This was a matter of some urgency: The dolls Marie-Grace and Cécile had “been retired,” and I was in a race to get at least one of them.

Let us pause now to consider the phenomenon of American Girl dolls in general, premium-priced, but not especially fragile or rare dolls that were once noted for their exceptionally and historically detailed accessories. The line of dolls with accompanying books launched way back at the end of the 1980s, long after my own doll years in the more modest era of the patchwork-clad Holly Hobbie. [Read more...]

How to Talk to the Dying

10142094Since being diagnosed nearly seven years ago with a lethal cancer, I have backed my old friends and new acquaintances into a quandary. What do you say to a dying man?

Strangers don’t seem to have any difficulty. Now that chemo­therapy has reduced me to a tattered coat upon a stick, I am routinely praised, when out in public with my four young children, “Oh, isn’t that sweet, you’re spending the day with your grandkids.” Under the guise of being nice, Americans can be breathtakingly rude. After about the hundredth time I was called their grand­father, I tried out a new reply: “These are my children. I am dying of cancer. The disease has prematurely aged me.”

Am I being cruel? Or merely repaying a pretense of frankness with the reality of frankness? The late Christopher Hitchens warned those who were blunt with their questions about his esophageal cancer to expect blunt­ness in return. [Read more...]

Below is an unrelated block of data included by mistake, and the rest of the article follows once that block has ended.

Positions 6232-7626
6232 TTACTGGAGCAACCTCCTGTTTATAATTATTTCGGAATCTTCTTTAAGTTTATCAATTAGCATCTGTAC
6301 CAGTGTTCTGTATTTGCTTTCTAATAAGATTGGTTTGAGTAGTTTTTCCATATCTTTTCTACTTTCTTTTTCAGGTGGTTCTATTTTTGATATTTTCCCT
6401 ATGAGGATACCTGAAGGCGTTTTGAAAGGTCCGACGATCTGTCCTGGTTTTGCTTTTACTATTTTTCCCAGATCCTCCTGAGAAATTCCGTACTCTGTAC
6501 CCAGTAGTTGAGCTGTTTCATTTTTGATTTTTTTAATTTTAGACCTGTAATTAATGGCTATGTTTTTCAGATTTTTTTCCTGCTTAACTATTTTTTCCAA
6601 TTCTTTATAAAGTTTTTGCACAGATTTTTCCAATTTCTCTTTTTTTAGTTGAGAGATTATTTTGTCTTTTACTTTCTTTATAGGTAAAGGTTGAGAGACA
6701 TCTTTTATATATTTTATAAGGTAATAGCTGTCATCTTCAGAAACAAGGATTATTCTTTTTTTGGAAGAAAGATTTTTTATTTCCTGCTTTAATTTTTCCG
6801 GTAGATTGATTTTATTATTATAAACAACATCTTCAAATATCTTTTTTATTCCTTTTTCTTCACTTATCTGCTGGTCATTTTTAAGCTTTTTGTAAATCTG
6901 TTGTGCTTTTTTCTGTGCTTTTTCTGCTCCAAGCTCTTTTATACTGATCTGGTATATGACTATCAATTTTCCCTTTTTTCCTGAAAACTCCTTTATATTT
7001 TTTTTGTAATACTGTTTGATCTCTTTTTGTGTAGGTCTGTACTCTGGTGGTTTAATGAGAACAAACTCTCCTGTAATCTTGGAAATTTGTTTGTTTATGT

Light One Candle

Every week after Mass I light a candle. I love the smell of hot wax and matches, the action of my own hand kindling one small flame that will burn for hours, a visible sign of my unseen petition flickering beside the anonymous hopes and burdens of others. I’ve always clung to this little ritual.

In those moments of life when I’ve felt most powerless, when I’ve felt there’s no comfort at all for myself or a suffering friend beyond a cry for divine help, lighting a candle has made me feel like I’ve at least done something, turned my body and my heart to some purpose, performed an act of faith that has changed the atmosphere of the dark night even for just a moment and lit the room with prayer.

“Better to light one candle than to curse the darkness” is the motto of The Christophers, an organization that recognizes work that “affirms the highest values of the human spirit.” Last month at their annual awards ceremony, The Christophers honored Love and Salt, the book I wrote with my friend, Amy Andrews.

It felt really good to win something, especially for this book, which grew out of years of personal letters chronicling the crushing grief that followed my mother’s death, and so soon after my co-author Amy’s conversion to Catholicism, the stillbirth of her first daughter.